A long time ago, in the time of the knights and dragons, it came to pass that a town close to Heilbronn, called Weinsberg, was besieged by enemies. In an unusual act, the women from the town negotiated the town’s surrender provided the enemies would let each woman take the thing that they loved the most with them, so that they could always remember their home.
The enemies agreed to the women’s demands. Women. The enemies believed the women, being women, would take a favorite vase, a cooking pot or maybe the richer ones would take a jewel or a pretty gown.
What they didn’t reckon with is that the thing each woman loved the most and would be carrying on her back would be her husband. The women left the castle carrying their men piggyback. From then on the castle became known as the Weibertreu, meaning „Faithful Women“. In “Heilbronn wimmelt” I showed where they possibly escaped to – to the Wartberg mountain in Heilbronn. On that double paged illustration you can see the women carrying the men piggyback up the mountain to safety, surrounded by the local vineyards.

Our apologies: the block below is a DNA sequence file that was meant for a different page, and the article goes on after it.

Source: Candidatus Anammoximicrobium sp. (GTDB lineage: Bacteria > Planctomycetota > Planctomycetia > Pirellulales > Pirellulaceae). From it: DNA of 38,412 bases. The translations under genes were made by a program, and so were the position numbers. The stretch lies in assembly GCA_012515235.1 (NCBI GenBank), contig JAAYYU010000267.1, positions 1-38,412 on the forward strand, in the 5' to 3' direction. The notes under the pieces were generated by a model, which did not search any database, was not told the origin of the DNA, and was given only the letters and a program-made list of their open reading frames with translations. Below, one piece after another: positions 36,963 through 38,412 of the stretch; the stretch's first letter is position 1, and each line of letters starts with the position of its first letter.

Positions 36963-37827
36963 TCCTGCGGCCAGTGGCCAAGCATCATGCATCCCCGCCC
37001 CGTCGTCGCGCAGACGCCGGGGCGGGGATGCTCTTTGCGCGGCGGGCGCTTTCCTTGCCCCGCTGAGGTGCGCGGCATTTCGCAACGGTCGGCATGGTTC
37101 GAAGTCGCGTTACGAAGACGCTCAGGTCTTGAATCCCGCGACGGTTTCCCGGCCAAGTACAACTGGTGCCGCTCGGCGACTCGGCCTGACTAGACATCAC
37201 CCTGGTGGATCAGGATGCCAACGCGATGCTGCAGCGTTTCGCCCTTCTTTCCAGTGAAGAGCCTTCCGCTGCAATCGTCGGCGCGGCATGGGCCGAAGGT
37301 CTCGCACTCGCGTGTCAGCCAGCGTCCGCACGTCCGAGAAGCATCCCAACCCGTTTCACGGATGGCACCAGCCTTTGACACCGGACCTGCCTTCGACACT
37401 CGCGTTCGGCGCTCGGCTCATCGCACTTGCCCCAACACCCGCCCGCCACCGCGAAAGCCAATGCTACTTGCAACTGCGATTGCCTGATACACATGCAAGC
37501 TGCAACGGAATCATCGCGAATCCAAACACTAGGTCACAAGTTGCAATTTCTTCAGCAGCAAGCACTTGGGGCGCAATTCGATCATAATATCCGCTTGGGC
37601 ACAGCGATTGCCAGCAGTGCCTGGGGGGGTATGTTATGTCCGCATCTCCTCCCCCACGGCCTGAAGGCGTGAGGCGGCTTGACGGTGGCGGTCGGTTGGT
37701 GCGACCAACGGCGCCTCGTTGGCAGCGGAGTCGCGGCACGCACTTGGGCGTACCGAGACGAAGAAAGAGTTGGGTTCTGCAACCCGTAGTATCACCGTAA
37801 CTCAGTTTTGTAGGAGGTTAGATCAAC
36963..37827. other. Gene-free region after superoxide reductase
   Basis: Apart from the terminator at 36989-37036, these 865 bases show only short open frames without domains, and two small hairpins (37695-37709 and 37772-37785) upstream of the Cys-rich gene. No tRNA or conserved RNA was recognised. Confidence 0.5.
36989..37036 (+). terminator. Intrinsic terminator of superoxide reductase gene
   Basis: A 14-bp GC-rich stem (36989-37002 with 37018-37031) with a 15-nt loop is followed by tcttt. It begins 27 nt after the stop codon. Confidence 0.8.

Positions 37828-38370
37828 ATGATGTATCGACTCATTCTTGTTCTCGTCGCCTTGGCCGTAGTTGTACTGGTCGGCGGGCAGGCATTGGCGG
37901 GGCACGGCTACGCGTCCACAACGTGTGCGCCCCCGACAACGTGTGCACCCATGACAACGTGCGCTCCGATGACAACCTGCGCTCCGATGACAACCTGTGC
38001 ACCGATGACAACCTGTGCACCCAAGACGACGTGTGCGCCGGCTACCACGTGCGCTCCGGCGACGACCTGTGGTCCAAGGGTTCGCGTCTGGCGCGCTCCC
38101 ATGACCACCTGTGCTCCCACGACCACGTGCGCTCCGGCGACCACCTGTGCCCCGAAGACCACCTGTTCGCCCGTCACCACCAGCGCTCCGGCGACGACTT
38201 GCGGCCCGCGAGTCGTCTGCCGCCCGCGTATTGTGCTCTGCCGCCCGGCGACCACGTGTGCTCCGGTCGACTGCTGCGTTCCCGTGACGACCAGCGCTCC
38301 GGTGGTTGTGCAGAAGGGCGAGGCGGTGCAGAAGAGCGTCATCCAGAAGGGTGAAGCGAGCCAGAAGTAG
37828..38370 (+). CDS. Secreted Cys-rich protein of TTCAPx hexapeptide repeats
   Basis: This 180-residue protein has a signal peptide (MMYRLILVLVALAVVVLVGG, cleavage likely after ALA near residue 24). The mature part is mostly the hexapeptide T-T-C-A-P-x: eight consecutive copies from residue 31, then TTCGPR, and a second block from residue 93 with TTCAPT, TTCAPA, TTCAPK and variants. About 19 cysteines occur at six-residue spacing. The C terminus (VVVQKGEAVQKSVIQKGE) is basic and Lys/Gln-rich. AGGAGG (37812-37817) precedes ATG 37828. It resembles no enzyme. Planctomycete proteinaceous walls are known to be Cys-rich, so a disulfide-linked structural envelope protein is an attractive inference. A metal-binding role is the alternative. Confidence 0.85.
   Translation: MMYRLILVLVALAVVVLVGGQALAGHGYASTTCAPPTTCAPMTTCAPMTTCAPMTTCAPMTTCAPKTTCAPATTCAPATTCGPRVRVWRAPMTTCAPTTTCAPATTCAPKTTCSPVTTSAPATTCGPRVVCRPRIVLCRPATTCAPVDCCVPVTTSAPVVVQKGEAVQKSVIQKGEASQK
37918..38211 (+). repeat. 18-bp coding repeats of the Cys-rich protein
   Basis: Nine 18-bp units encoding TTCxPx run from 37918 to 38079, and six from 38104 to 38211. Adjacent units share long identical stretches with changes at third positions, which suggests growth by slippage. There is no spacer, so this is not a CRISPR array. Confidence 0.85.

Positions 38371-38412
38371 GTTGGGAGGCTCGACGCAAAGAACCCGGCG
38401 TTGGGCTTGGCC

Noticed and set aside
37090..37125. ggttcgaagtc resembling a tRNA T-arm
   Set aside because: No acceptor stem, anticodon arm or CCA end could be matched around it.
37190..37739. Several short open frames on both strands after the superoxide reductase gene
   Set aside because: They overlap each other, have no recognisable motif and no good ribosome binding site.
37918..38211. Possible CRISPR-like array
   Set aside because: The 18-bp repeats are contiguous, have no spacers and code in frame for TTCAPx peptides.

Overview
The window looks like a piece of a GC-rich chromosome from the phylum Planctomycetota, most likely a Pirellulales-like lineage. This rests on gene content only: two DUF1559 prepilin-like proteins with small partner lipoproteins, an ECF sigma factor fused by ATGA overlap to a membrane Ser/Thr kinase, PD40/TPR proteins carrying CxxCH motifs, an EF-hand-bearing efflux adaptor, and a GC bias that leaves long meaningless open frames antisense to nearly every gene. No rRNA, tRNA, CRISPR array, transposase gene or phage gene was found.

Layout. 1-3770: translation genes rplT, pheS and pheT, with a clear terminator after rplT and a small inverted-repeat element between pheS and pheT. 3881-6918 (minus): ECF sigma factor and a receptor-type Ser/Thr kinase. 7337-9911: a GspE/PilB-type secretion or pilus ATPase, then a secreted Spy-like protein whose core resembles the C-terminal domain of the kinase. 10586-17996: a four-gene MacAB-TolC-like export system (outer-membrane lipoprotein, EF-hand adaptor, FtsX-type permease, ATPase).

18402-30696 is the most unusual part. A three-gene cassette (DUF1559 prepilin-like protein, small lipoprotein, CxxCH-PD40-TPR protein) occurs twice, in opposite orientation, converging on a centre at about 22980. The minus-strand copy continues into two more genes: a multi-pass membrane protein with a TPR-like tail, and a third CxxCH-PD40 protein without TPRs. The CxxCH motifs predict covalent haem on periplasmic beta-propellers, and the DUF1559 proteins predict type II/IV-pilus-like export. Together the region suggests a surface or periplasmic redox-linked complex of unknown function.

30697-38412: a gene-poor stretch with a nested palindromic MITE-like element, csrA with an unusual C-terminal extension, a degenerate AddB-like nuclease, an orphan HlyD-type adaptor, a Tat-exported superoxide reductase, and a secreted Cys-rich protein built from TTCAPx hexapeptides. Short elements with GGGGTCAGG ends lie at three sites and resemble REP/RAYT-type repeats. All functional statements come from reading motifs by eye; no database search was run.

While I am writing this, Germany is beginning to roll out the vaccines against Covid-19. We need a safe place and much like the women in the Weibertreu, we want to protect those whom we love the most. The vaccine is our promise of hope.
Keep that hope lit within you as 2021 approaches and progresses. It will keep you strong in the worst of times and help you find happiness and light for any times of trouble. In this sense, I wish you all a happy and healthy New Year.